I used to be a research chemist and toxicologist until I went commercial. Here are a couple of old incidents from my time as the hot-line guy for Eastman Chemicals:

    A darkroom worker complains of headaches, dizziness, and general malaise while working in a well ventilated darkroom. He blames the "fumes" from the "chemicals".
    When I check his work space I find that the guy is doing 5 hour darkroom sessions while wearing a double cartridge (dust and vapour) face mask. He's got a deep fear of chemicals but what's getting him is ordinary anoxia and re-breathed carbon dioxide because he's not ventilating adequately.

    An urgent call comes through from someone with metol allergy. The stuff is literally eating his hands even though he is wearing surgical gloves. It turns out that the victim has latex allergy from the gloves and the metol is innocent. But the story has spread to every darkroom in town and it takes ages to hose it all down.

    Sometimes fear of chemicals can lead people into danger. Sometimes chemical sensitivity is so extreme that only an actively inflated positive pressure biohazard suit is mandatory . Any darkroom design, any chemical process, that requires respirators and gloves for worker survival is absolutely not worth going into at any price. There is an unbreakable principle of workplace safety at stake here.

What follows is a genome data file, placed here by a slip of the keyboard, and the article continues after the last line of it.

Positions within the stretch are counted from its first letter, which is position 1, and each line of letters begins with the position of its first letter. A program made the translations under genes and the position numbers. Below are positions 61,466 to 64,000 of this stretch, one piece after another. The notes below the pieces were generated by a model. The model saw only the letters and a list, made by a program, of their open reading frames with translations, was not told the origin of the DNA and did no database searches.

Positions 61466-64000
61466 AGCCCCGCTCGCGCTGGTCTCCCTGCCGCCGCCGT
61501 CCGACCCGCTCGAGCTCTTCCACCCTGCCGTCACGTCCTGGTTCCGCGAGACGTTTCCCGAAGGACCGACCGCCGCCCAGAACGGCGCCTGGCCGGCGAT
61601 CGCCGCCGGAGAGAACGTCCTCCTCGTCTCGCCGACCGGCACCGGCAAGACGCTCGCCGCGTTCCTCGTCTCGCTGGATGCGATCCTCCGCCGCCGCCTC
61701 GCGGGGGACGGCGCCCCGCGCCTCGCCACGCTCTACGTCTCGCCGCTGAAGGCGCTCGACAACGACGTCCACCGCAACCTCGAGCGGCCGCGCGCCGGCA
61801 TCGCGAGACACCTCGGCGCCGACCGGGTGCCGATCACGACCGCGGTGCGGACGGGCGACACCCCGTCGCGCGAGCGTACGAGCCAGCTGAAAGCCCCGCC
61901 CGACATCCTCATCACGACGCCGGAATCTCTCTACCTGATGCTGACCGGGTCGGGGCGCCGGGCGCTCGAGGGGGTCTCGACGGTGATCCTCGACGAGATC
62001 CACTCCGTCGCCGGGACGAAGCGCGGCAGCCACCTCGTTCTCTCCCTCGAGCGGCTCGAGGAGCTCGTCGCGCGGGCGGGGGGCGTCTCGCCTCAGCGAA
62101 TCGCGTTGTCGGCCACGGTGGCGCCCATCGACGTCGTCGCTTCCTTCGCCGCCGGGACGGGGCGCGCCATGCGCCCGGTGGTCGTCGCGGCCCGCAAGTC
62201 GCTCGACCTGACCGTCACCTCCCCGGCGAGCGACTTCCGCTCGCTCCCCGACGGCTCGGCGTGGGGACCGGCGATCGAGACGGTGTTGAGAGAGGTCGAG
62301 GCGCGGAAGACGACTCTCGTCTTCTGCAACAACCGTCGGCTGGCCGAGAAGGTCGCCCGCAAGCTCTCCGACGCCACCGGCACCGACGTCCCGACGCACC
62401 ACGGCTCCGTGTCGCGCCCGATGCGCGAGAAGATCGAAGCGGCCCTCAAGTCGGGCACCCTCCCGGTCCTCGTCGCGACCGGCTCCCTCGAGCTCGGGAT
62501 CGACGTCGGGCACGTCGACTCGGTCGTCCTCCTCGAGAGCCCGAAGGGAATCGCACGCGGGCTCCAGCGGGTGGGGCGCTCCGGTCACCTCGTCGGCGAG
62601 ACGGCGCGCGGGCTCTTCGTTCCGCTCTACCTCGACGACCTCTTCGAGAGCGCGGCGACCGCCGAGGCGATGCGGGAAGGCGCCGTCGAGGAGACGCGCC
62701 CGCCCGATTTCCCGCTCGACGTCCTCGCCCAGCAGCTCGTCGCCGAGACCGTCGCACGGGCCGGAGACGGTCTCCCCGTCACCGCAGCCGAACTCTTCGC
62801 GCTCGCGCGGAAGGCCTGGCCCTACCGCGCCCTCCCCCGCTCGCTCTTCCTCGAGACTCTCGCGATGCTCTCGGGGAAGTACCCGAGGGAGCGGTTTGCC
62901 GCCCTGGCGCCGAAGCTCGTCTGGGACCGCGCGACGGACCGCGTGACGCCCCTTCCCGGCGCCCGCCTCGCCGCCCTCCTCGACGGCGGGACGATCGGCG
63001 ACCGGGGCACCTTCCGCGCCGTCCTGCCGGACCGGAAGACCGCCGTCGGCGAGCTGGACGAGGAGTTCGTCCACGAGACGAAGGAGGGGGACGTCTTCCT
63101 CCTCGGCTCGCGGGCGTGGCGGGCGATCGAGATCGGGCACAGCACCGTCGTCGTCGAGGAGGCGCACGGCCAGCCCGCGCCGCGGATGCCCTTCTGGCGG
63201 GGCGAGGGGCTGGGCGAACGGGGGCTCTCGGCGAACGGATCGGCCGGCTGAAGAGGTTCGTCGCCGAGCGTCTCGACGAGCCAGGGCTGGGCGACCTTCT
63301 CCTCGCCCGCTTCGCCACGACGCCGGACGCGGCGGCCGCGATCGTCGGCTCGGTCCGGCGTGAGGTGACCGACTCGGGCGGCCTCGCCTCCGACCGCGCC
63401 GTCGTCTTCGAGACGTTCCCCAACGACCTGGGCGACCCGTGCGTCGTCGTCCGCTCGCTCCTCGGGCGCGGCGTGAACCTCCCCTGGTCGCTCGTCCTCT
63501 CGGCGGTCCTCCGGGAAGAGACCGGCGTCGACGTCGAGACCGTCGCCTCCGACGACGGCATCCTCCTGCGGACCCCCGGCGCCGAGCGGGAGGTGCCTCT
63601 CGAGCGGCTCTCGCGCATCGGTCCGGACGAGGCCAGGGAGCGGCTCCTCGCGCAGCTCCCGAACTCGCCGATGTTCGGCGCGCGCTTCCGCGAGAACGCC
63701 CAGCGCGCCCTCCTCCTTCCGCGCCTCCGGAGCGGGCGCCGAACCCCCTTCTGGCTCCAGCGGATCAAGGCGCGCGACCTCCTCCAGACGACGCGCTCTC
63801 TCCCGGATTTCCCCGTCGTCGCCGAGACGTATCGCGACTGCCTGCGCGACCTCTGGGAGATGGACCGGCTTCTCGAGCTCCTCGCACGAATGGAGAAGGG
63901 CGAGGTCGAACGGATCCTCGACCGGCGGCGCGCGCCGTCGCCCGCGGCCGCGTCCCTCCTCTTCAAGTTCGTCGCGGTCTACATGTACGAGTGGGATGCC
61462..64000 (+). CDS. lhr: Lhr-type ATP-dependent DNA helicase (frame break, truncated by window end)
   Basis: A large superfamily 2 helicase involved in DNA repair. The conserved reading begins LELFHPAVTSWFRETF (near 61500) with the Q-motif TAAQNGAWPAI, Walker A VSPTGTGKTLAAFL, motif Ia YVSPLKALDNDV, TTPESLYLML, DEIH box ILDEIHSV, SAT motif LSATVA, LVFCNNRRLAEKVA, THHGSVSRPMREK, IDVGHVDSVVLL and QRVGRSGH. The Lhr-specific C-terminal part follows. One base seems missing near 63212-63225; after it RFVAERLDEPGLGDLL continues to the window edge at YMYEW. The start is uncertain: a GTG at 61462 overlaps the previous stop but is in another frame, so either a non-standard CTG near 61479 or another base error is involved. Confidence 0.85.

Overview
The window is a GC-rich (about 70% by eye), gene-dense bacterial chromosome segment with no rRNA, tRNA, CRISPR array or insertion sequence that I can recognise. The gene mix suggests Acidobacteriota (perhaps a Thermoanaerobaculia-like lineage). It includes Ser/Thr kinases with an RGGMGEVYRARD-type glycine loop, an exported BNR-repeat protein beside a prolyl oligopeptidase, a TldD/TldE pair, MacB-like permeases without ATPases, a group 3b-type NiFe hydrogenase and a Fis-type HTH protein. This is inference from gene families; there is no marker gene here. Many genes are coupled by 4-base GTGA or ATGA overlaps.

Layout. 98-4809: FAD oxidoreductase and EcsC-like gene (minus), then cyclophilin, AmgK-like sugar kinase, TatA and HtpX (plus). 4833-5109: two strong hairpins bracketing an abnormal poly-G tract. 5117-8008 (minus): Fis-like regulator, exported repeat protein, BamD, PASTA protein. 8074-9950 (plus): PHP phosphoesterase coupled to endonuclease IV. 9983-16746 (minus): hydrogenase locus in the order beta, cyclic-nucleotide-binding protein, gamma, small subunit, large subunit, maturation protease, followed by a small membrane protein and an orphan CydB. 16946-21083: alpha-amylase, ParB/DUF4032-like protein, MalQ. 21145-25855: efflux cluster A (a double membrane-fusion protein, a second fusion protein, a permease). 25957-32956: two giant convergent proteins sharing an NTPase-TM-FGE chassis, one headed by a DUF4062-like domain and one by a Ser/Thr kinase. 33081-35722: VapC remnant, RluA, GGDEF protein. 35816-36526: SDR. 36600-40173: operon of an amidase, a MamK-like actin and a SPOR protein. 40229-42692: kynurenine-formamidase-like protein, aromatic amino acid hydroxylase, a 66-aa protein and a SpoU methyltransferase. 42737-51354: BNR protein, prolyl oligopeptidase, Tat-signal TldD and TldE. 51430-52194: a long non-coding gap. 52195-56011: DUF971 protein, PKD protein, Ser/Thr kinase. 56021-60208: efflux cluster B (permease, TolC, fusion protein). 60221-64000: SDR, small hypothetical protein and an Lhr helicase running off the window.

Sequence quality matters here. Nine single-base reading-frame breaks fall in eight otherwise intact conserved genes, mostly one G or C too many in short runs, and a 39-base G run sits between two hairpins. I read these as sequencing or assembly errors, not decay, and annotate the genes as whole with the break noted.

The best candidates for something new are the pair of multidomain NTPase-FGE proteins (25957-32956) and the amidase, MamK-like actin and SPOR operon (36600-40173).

Photography, the word itself, invented and defined by its author Sir John.F.W.Herschel, 14 March 1839 at the Royal Society, Somerset House, London. Quote "...Photography or the application of the Chemical rays of light to the purpose of pictorial representation,..". unquote.

  9. #19
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    I second Maris's comments about the filter causing problems as well. Where I used to work, they made us wear respirators when making slide preps of hairs using a toluene based media. Despite having it professionally fitted, I had problems breathing with it. I have asthma and I've heard this is common with masks.
    If you insist on using one, one of the ones covering acids is a better bet than the one for organics you linked, imo. If you mixed anything from a powder that day, that is likely the cause as well. Powders are much more easily inhaled in quantities that will cause problems (the main reason I use things that come as liquids). A particulate filter should be fine for that. You also need to be careful to make sure you don't get a cloud of powder flying up when you dump it into the container.
    If you do your tray work by time rather than by watching (better for consistency), you only need to be an arm's length from them to agitate the tray. Standing over them won't be good for the lungs or the back.

  10. #20

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    There are schools that still have darkrooms?